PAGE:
• Detectives search for serial cat-killer in Thurston County

    By: Gary Horcher

    Updated:

    THURSTON COUNTY, Wash. - Jeremy Stockert says his family cat, Olly, was friendly enough to approach anyone on the street. So last Friday when Olly suddenly disappeared from her home in Olympia's West Side, her family's worries were confirmed with a phone call from investigators.

     

    "It was devastating," said Stockert, who was told by investigators that Ollie was the sixth of seven feline victims of a serial cat killer in Thurston County--whose gruesome crimes are hard to even imagine.

     

    "The investigators said it seems your cat was mutilated, they took the spine, choked it, and smashed its head,” Stockert said.

     

    Investigators say like in the previous cases, Ollie's killer removed her from her home, killed her in a different place, surgically removed the spine and put the remains on display in a front yard half a mile away.

     

    "The amount of harm that this is doing to families," Stockert said. "A lot of those animals are family members and it's sick!"

     

    Erika Johnson, the lead investigator for Thurston County Joint Animal Services, describes what they've found as seven signature cat killings of the same person since October of last year.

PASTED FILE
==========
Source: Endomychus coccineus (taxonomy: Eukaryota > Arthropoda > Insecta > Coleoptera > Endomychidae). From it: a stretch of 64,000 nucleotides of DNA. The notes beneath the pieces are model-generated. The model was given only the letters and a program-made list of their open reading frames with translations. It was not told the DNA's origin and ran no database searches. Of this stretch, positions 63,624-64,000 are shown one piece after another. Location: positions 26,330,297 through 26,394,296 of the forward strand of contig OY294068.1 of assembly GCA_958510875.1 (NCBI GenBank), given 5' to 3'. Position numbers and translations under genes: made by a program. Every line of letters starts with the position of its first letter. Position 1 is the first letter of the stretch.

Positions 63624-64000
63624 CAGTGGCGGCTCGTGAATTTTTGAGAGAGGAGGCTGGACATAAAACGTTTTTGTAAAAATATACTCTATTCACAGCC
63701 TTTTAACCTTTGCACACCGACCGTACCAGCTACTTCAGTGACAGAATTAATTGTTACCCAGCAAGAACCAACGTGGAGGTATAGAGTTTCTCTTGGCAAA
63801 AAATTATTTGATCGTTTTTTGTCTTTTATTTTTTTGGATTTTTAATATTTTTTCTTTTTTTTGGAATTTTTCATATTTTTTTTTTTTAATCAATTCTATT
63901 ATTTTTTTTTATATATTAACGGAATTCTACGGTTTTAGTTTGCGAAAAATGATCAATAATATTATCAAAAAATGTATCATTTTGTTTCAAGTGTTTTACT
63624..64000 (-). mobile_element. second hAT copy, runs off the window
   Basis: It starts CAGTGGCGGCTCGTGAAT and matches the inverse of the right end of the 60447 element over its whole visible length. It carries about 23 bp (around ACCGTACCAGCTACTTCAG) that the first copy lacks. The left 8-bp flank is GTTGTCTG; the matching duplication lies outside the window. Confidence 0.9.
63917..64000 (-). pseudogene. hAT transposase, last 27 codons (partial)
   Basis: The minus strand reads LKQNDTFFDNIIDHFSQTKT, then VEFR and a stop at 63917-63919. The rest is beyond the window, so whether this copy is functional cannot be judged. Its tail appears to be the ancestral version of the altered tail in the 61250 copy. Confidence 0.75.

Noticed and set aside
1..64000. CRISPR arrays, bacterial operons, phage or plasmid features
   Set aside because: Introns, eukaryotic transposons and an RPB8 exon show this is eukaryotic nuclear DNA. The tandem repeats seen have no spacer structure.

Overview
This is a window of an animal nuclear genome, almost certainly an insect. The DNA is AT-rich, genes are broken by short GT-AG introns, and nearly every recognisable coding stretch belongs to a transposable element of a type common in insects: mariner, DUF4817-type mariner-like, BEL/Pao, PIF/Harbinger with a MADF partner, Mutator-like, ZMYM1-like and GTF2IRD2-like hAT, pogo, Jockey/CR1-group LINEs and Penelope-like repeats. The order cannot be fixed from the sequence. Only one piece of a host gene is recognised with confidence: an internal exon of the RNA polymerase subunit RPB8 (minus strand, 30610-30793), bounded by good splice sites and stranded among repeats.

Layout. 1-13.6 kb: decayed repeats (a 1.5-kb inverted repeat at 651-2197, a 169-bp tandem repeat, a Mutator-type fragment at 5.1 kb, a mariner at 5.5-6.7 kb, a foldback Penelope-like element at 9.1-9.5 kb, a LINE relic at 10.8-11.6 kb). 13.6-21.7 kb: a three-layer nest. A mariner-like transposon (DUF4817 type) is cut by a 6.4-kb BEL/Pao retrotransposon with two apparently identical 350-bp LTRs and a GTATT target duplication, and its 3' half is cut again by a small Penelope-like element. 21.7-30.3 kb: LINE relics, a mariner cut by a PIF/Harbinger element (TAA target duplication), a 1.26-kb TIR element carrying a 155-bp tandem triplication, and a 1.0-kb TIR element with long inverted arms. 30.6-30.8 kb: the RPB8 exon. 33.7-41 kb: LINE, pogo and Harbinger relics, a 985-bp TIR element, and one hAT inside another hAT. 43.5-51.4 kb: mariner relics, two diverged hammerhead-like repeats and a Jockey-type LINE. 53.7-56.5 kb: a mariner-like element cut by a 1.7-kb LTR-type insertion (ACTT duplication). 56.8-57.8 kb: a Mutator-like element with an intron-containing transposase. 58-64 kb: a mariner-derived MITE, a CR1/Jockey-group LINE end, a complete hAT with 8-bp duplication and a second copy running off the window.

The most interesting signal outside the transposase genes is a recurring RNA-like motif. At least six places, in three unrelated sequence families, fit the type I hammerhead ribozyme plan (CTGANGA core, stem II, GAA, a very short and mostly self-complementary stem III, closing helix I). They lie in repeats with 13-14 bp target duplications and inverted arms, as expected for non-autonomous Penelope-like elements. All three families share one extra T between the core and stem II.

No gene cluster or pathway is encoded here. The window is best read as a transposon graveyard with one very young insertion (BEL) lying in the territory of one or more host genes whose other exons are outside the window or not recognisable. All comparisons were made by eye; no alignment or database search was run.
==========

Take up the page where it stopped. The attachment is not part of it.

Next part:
"This has been the worst case of serial animal mutilation in my career, and I've been doing this a long time," she said.

     

    Three cats were found in the area around West Olympia's Decatur Park, three others were found in Lacey and one cat--which was cut in half--was found in Tumwater.

     

    "These animals were definitely displayed in a manner to cause shock and awe," Johnson said, adding that DNA found on the cats’ claws is being analyzed as a clue to the killer’s identity.

     

    Within blocks of where three cats were taken, KIRO 7 found a lot of friendly, approachable outdoor cats which investigators say is the killer's prey.

     

    "It's very urgent to me because I think it's going to escalate," Stockert said.

     

    Investigators say mutilating animals is often a first step to homicidal tendencies. "We want to get this person off the streets because we don't know what they're going to target next," said Johnson.

     

    Pasado's Safe Haven is offering a $15,000 reward for information leading to the suspect. 

     

     

     


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